6. Post your edgiest, most viral content.
    • Social networks really work best when people are passing content around. Think of your MySpace page as a place to test out ideas that you think people will want to be associated with. This could be as simple as a great profile name or as involved as a video or flash animation. If it doesn’t make you think “Cool!” then it’s probably not viral.
    • You may have better luck with a page based on a specific campaign or “gimmick” than a general page plugging your organization.
    • If you have a “personality” as part of your campaign – a candidate, a character, a target, an animal – you might want to set up a “fake” profile for them.
    • You can post videos and music on MySpace. If you have these, post them.
  7. Figure out which of your supporters are on MySpace already, and ask them to be your first friends!
    • If you survey your members, find out which of them have MySpace profiles.
    • Send them an email asking them to become your friend – you can expect a response rate typical of your best action alerts.
    • The normal process for becoming a friend on MySpace is that you visit a person’s MySpace page and click on the appropriate link to add them as a friend. But don’t try using this link in a MySpace bulletin – MySpace will strip out the code, replacing it with a link to the general homepage.
    • MySpace has a feature where you can upload your personal address book, send your contacts a “friend request” through the MySpace system, and enable them to automatically “friend” you. You’d think this would be a great way to get your current list members to be your “friends” on MySpace, right? Only if you have a tiny list. MySpace won’t let you import more than 90 of these email addresses at a given time…
  8. Continue communicating with your MySpace friends.
    • Emails to your current list members whom you know are on MySpace are more effective than any of the methods of communication available to you through MySpace (bulletins, which go to all your friends, MySpace blogs, and MySpace “Mail”).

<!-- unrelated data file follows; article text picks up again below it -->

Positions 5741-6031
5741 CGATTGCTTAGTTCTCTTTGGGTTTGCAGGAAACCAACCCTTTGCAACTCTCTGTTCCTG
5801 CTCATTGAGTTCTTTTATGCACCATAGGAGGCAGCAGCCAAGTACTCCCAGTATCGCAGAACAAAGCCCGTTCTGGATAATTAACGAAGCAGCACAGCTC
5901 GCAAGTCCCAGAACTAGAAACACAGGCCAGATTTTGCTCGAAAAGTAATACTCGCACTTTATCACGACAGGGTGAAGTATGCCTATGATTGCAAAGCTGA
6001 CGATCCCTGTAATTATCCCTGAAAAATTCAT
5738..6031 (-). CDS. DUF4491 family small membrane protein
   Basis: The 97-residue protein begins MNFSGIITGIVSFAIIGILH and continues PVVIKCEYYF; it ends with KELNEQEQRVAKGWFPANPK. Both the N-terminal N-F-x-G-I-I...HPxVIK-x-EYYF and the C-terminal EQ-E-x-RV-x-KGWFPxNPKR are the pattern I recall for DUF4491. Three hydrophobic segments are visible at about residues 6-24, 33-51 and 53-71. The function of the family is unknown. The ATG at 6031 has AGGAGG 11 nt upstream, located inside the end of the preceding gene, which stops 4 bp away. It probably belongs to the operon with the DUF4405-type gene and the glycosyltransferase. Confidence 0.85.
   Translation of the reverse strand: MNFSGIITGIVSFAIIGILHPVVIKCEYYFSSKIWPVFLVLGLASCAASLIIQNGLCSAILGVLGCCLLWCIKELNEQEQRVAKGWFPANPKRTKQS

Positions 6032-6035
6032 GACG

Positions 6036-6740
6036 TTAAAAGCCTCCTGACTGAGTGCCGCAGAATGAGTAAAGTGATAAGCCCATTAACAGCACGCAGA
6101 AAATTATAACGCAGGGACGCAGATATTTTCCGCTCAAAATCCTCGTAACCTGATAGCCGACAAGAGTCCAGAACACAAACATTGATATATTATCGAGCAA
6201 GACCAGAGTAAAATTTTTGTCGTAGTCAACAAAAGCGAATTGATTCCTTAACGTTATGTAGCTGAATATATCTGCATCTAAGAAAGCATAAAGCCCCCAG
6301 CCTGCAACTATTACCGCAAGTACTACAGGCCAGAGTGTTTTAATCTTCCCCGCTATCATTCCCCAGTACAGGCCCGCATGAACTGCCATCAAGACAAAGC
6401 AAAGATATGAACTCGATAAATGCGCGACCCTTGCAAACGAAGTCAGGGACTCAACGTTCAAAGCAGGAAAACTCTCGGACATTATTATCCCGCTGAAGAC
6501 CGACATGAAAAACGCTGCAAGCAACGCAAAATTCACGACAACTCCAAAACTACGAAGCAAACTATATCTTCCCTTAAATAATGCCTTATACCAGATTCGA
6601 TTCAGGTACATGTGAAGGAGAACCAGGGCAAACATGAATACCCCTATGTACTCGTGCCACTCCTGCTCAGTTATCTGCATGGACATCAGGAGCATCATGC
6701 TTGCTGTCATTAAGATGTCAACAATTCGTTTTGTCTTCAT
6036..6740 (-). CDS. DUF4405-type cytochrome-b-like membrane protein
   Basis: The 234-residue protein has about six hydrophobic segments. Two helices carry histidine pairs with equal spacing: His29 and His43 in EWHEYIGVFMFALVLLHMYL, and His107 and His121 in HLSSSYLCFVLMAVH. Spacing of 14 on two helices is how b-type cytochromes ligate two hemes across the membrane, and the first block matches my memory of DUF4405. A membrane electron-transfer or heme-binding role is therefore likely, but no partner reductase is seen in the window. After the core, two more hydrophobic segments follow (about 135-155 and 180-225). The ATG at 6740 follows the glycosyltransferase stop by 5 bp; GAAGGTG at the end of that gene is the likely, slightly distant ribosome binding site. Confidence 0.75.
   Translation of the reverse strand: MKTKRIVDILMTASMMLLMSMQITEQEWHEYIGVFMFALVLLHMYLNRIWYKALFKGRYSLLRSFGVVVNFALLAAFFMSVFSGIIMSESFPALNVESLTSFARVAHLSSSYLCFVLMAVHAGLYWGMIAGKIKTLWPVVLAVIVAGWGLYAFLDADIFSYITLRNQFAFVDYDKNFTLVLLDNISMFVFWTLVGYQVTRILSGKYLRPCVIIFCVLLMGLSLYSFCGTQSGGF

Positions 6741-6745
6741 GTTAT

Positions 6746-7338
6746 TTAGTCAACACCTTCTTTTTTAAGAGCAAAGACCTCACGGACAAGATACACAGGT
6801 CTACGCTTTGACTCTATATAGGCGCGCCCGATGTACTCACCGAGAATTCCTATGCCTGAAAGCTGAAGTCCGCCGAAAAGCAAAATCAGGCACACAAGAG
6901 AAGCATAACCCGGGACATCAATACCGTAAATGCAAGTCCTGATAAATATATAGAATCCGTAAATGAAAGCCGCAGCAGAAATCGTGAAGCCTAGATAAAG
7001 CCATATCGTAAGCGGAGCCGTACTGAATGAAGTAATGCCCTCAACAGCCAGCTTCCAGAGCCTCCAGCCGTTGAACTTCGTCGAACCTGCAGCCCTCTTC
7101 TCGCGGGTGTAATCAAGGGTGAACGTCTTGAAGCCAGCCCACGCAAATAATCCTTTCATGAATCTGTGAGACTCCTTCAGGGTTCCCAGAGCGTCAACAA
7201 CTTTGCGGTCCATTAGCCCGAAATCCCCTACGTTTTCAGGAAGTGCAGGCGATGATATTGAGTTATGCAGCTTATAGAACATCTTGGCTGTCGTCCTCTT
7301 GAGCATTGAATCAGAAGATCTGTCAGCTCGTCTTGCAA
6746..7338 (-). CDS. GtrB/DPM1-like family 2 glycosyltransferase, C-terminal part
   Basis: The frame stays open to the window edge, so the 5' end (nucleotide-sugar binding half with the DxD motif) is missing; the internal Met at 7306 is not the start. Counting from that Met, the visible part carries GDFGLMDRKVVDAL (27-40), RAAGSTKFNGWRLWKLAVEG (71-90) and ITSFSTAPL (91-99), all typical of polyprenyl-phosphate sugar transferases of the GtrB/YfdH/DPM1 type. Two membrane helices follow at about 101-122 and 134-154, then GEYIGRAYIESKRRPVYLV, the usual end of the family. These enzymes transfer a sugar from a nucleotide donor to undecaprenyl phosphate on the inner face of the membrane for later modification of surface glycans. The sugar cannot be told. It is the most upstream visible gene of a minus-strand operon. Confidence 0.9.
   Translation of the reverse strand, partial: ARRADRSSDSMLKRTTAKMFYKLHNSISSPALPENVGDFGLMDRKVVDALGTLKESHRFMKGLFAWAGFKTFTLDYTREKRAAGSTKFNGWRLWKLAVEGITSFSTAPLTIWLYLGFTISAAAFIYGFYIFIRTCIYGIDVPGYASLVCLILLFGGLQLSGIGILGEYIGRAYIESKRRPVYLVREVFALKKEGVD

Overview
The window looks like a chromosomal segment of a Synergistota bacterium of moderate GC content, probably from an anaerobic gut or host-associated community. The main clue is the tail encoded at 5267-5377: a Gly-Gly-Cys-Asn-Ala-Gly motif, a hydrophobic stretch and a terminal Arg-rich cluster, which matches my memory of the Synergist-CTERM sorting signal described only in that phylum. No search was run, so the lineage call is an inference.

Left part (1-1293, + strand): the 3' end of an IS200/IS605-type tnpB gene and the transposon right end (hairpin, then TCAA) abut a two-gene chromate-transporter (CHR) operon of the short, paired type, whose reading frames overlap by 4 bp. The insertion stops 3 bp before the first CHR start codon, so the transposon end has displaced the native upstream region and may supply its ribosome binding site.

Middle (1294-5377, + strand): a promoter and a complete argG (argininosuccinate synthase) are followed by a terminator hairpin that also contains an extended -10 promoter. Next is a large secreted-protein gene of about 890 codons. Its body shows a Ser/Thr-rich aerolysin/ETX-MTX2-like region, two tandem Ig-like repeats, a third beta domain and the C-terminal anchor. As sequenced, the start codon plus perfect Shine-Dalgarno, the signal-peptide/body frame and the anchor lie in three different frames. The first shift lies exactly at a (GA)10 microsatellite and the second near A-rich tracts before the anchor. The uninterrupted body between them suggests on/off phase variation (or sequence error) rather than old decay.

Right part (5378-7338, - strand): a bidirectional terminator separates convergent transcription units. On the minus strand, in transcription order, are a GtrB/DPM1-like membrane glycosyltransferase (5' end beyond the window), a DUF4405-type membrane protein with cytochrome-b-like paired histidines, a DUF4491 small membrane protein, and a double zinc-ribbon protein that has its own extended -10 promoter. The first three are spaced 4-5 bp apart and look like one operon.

• Nonetheless, encourage people to subscribe to your MySpace blog – if their email notifications are “on,” they’ll know every time you put up a new posting.
    • Regularly update your site with new content reflecting whatever issues you’re working on.
  9. Devote staff time to making your MySpace page a success.
    • You will need to assign a staff person to regularly accept friend requests, post comments on other people’s pages, and invite other people to become friends. Otherwise, your MySpace page will languish.
    • There are a number of shady third-party programs that will automatically send out and accept friend requests, post comments, and do other things you might want an intern to do. These programs amount to spamming, and they violate MySpace’s terms and conditions. Remember, MySpace can take down your profile anytime it wants, and it would be sad to lose all those great activists.
  10. Funnel users to your organizational website to build your email list.
    • Communicating on MySpace is great but you should always be trying to get your new friends onto your organizational email list. Only then will you be able to move from passive to direct communication with them.
    • Put prominent, easy action links on your MySpace profile to help convert people who visit your MySpace page into email list members, not just MySpace friends.
    • Make sure to keep track of who comes into your system through your MySpace profile, and tailor your messages to them accordingly whenever possible.

Good luck! May you make more friends than you do mistakes…